On Pascha Sunday His Beatitude Patriarch Daniel officiated the Agape Vespers at the Patriarchal Cathedral in Bucharest, during which he offered his reflections on joy and peace as two great blessings of the risen Christ.
Concelebrants for the Agape Vespers included Bishop Qais of Erzurum (Antioch Patriarchate), the Patriarch’s auxiliary bishops Varlaam of Ploiesti and Ieronim of Sinaia, and the assistant bishop to the Archdiocese of Bucharest, Timotei of Prahova.
Two great blessings of the risen Christ: joy and peace
After the gospel reading, Patriarch Daniel offered his reflections on joy and peace as ‘the two great blessings that the crucified and risen Jesus Christ gives to the world through the myrrh-bearing women and his disciples.’
‘These two states show us that Christ’s resurrection enlightens, enriches, gives meaning and fullness to the human soul and earthly life,’ the patriarch stressed April 8.
His Beatitude explained the two spiritual states, reflecting on their etymology.
Joy is the fruit of grace
He said that ‘joy is the fruit of grace in the human soul, since grace is called charis in New Testament Greek language, and joy chara.’
‘Therefore, when grace bears fruit in man’s soul it brings joy.’
Peace means fullness of life
‘The peace that Christ offers – shalom in Hebrew – means fullness of life, harmony, fulfillment,’ the Patriarch added.
‘When Christ is present and meets with us as a response to our faith and love for Him, He gives us joy and peace,’ Patriarch Daniel noted.
God’s response to our faith and love for Him ‘did not happen only once, but it is present constantly in Christ’s Church,’ the patriarch said.
That is why, after attending long services, after much prayer and spiritual struggle, the believers never return to their houses with an empty soul, His Beatitude explained.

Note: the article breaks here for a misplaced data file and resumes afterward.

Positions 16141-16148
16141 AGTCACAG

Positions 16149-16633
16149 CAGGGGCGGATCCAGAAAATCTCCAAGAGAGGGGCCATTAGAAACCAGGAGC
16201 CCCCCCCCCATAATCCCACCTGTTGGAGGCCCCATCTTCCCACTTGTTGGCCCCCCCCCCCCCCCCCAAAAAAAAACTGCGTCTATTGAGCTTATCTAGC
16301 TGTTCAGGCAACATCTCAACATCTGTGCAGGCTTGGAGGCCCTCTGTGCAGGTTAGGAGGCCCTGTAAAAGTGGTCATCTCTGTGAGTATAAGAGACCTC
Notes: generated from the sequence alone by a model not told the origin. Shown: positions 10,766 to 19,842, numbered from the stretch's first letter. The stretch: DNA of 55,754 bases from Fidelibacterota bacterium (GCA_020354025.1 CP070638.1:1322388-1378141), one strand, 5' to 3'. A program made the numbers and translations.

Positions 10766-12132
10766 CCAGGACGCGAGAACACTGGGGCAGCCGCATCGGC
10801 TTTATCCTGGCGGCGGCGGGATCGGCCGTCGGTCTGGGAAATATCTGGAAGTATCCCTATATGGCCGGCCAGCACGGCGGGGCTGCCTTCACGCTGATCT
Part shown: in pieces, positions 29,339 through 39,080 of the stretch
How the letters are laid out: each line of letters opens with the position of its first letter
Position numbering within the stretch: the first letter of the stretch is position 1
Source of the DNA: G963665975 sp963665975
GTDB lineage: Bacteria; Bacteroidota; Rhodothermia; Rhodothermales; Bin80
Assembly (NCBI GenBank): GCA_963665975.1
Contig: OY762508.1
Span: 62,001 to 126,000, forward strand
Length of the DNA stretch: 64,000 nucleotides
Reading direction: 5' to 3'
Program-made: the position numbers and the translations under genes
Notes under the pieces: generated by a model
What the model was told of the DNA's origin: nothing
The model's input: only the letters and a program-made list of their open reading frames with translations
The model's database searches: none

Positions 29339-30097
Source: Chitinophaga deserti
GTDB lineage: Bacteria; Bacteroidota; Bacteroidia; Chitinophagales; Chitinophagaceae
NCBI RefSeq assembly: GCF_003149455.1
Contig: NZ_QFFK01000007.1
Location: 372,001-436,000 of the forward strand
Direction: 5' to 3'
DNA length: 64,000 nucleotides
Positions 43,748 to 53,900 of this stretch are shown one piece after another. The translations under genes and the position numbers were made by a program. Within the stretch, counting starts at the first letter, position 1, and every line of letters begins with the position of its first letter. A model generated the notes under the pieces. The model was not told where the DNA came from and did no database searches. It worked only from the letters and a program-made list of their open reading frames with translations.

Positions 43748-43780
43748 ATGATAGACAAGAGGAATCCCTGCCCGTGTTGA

When the divine services are physically tiring, ‘the believers receive a profound peace and a great joy in their souls,’ he said.
Christ’s risen body was fully spiritualized
In the second part of his sermon, the patriarch reflected on the miracle of Christ’s entering the room where the disciples were gathered through closed doors.
This was possible because the risen body of Christ was ‘fully spiritualized and deified.’
‘He walks through closed doors without breaking the doors, without altering the integrity of matter.’
‘This means that his body is not a reanimated corpse that came back to earthly life, but rather that His body is spiritualized and deified and totally free of every constraint, every natural determinism.’
The Patriarch of Romania noted that this is ‘man’s freedom in the Kingdom of God, which was opened by Jesus Christ through his raising from the dead,’ and that matter, time, space, and distances can no longer have any constraints on man.
The stigmata on Christ’s risen body
Although this mystery takes place, the patriarch said, Christ’s body never loses its physical identity.
‘It is the same body that was crucified on the cross and laid in the tomb.’
‘That is why He showed His hands and side to the disciples. He rose from the dead, but the signs or stigmata of the Cross remained on his risen body.’
‘We see that Christ does not separate his Resurrection from the Cross, nor the Cross from the Resurrection,’ the patriarch said adding that ‘He bears the stigmata of the Holy Cross forever in his risen and glorified body.’
At the end of his speech, the patriarch explained why the gospel passage was read in twelve different languages saying that it reflects the universality of Christian faith, which was preached by the Apostles to all the Gentiles.